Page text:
A very common situation in biostatistics, but also much more broadly of course, is that one wants to compare the predictive ability of two competing models. A key question of interest often is whether adding a new marker or variable Y to an existing set X improves prediction. The most obvious way of testing this hypothesis is to use a regression model, and then test whether adding the new variable Y improves fit, by testing the null hypothesis that the coefficient of Y in the expanded model differs from zero. An alternative approach is to test whether adding the new variable improves some measure of predictive ability, such as the area under the ROC curve.
A number of papers have investigated the problem of testing whether the area under the ROC curve (AUC), is improved through adding a new variable to a logistic regression model for a binary outcome. For a selection of open access ones, see here, here, and here. Apparently, a common practice for comparing the AUCs of two nested logistic regression models was (and maybe still is) to apply a nonparametric test developed by DeLong and colleagues to the linear predictors generated from the two logistic regression models.
As the earlier linked papers describe, a common finding when adopting this approach is that even when the newly added variable Y is statistically significant in the larger model, the DeLong test for the increase in AUC is not statistically significant. This result appears quite paradoxical – the significant p-value of the new variable Y in the larger model indicating evidence that the new variable adds new independent predictive information over and above the other variables already included in the model, yet there is no evidence that the AUCs of the two models differ. Applying DeLong’s test in this way has thus been stated as being extremely conservative. As pointed out by what I think is probably the most important paper to read on this topic by Pepe and colleagues, applying DeLong et al’s test to the linear predictors generated by the two models ignores the fact that the coefficients/parameters in the two models have been estimated in the first stage. Indeed, in DeLong et al’s 1988 paper they considered a situation where two markers are being compared in terms of their AUCs. Each of these two markers could of course be generated by taking a linear combination of variables, but the construction of the DeLong et al test assumes that the coefficients in the two linear combinations are fixed, known quantities, which is not the case when comparing the linear predictors of two nested logistic regression model fits.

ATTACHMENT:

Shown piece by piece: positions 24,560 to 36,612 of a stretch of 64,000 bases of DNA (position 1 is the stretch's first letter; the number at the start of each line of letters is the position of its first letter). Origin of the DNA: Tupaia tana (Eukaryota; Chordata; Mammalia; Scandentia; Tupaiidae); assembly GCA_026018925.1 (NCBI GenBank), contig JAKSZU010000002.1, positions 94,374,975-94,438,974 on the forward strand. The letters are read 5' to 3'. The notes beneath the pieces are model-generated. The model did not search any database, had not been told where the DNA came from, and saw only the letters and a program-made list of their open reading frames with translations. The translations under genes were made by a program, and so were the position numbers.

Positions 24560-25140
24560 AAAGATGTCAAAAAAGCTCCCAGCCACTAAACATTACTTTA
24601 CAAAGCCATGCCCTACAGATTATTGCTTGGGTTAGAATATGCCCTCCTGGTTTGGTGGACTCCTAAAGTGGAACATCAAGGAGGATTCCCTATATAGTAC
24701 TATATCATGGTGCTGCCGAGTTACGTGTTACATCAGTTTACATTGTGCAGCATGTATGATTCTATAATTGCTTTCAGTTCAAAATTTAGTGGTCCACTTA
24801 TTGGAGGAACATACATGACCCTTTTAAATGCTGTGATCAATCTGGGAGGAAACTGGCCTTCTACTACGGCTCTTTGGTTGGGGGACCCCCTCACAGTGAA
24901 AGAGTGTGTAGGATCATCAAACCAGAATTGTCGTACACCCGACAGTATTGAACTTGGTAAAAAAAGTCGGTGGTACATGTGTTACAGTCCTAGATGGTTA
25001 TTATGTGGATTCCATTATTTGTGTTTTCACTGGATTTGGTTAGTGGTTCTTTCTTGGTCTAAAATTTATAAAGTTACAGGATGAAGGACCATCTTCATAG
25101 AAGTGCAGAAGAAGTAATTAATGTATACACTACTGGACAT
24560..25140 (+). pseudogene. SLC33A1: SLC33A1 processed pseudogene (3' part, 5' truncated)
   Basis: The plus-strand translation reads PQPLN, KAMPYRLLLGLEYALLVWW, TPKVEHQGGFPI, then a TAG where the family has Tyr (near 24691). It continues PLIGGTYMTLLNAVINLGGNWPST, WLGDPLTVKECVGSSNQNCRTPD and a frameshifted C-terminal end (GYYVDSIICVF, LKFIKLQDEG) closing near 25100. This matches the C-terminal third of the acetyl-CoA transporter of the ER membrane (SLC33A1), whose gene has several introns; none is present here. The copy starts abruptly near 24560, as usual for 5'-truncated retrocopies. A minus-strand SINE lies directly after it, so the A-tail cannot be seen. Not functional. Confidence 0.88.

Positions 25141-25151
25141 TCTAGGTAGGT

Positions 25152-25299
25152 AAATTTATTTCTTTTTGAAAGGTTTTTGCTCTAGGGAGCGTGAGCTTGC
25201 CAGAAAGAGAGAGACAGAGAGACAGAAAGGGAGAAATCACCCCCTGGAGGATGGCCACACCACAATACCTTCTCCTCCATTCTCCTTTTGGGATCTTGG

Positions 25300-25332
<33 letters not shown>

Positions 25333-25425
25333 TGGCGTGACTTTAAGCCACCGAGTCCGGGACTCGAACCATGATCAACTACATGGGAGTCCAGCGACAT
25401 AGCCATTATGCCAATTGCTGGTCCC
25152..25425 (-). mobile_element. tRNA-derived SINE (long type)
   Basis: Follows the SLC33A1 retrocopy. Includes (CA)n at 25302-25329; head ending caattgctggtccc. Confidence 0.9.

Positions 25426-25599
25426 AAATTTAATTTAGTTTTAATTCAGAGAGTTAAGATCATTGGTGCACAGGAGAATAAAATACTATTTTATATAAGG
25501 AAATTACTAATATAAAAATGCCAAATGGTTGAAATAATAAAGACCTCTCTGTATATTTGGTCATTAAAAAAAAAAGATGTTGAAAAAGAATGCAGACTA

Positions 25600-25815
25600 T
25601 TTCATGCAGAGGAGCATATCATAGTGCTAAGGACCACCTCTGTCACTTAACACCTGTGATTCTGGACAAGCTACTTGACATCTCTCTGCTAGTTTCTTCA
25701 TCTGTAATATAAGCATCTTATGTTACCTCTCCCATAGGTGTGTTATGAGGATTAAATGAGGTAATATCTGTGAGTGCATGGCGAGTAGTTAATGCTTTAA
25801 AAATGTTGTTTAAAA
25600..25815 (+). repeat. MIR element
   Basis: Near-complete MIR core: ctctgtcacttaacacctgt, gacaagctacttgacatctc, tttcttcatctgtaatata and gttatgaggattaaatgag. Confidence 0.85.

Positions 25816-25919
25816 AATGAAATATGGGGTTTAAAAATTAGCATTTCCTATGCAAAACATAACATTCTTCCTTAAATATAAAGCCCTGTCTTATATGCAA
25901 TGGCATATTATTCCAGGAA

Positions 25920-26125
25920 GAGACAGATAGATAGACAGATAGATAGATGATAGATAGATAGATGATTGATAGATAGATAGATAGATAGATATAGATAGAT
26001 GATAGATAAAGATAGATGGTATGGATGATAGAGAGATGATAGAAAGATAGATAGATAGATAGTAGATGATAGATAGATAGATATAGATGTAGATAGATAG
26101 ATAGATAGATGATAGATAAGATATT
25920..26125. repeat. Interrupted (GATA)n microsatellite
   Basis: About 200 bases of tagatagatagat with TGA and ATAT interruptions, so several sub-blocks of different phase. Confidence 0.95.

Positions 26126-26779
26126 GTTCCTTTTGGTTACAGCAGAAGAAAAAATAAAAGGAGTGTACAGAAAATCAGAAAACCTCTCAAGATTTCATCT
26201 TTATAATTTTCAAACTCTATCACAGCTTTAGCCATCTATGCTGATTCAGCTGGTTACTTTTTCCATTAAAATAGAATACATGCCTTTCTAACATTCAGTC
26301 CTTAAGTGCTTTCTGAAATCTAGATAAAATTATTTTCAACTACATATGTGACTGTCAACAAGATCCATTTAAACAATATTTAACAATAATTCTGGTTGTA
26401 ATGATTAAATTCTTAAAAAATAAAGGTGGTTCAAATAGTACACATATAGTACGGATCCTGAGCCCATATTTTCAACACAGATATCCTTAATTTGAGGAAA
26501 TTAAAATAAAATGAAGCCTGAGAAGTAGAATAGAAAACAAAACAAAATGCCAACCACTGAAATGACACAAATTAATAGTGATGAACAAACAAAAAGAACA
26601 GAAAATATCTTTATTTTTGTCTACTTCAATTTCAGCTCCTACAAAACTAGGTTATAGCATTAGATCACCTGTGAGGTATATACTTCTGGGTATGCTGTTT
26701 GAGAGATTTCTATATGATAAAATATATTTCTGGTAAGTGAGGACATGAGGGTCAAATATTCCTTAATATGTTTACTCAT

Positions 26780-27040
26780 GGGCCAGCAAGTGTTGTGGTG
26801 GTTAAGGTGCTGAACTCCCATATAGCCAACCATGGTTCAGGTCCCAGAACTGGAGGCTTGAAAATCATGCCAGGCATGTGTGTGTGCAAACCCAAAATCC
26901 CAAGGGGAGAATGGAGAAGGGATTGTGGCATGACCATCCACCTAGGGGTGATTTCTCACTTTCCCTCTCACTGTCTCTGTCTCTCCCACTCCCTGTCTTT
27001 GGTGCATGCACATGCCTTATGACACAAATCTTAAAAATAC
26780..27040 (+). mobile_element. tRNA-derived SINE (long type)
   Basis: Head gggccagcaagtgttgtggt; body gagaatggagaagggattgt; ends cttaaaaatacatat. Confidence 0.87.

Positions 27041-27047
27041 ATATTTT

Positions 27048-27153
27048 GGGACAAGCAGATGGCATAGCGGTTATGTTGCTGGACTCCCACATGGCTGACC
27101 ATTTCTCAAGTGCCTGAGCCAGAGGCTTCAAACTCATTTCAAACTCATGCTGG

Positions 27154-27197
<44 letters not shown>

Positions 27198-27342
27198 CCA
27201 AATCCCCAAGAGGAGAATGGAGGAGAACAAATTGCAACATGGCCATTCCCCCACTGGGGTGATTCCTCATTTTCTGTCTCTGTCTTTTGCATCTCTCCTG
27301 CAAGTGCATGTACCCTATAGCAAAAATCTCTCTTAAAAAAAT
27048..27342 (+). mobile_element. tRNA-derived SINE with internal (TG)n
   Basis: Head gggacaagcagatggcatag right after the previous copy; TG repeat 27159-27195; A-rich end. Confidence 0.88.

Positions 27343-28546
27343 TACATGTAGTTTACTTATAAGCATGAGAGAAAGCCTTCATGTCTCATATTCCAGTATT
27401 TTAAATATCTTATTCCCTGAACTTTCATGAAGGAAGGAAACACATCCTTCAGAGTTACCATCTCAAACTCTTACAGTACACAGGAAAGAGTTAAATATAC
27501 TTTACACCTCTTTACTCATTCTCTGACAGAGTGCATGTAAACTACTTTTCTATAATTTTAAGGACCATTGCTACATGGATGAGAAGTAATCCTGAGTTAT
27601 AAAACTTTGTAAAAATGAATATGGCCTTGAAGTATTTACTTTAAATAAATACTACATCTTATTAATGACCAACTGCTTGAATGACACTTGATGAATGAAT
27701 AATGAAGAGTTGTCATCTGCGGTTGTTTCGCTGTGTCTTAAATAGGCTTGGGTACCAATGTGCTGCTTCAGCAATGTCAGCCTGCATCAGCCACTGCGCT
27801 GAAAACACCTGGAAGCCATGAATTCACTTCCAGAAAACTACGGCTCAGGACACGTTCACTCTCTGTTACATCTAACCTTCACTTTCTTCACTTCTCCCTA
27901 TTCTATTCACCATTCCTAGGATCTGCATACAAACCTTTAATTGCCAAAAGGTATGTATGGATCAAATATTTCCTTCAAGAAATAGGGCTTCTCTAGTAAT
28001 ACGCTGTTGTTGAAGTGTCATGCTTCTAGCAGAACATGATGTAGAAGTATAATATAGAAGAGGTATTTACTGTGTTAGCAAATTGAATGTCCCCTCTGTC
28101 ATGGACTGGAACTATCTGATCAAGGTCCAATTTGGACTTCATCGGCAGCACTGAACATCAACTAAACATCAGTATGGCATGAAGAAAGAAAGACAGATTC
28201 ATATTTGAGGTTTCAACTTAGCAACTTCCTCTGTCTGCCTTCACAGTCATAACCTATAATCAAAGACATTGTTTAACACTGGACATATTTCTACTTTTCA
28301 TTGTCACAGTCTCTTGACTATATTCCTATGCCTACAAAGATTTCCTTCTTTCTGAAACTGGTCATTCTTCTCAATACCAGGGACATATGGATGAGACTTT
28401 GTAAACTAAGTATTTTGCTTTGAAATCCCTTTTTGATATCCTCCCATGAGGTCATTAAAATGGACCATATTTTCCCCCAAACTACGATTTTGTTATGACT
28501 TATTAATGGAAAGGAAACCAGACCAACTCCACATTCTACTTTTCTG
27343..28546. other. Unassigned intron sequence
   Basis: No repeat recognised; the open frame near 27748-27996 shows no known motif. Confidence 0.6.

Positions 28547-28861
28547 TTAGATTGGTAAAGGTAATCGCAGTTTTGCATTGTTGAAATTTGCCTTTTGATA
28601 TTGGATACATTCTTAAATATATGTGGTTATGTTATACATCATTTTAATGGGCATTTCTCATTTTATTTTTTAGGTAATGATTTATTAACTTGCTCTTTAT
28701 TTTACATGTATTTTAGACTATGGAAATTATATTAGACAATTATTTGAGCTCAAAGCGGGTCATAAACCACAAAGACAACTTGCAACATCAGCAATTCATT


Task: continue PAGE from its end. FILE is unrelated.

Equivalence of null hypotheses
In what I think is an extremely useful paper, Pepe et al prove a number of important results. To describe them, let D be the binary outcome which takes values 0 or 1, and let r(X,Y)=P(D=1|X,Y) denote the true risk of a positive outcome given X and Y. Similarly, r(X)=P(D=1|X). One can then construct the (true) ROC curve using r(X) and r(X,Y) as markers. Pepe et al prove that the resulting AUC values are identical if and only if r(X,Y)=r(X), that is, the AUCs of the true risk functions are identical if and only if Y provides no additional predictive information about D, over and above X. The consequence of the preceding result is that the null hypothesis that Y provides no additional predictive information over and above X is equivalent to the null hypothesis that the AUC of the true risk function using X is identical to the AUC of the true risk function which uses Y in addition to X. Pepe et al also prove that these conditions are equivalent to a variety of other conditions which state equality between other types of measure of predictive ability. The fact that these null hypotheses are equivalent mean that there is no justification (or point) to testing twice, i.e. to test both the statistical significance when Y is added to a logistic regression model, and then also to test for whether adding Y increases the AUC.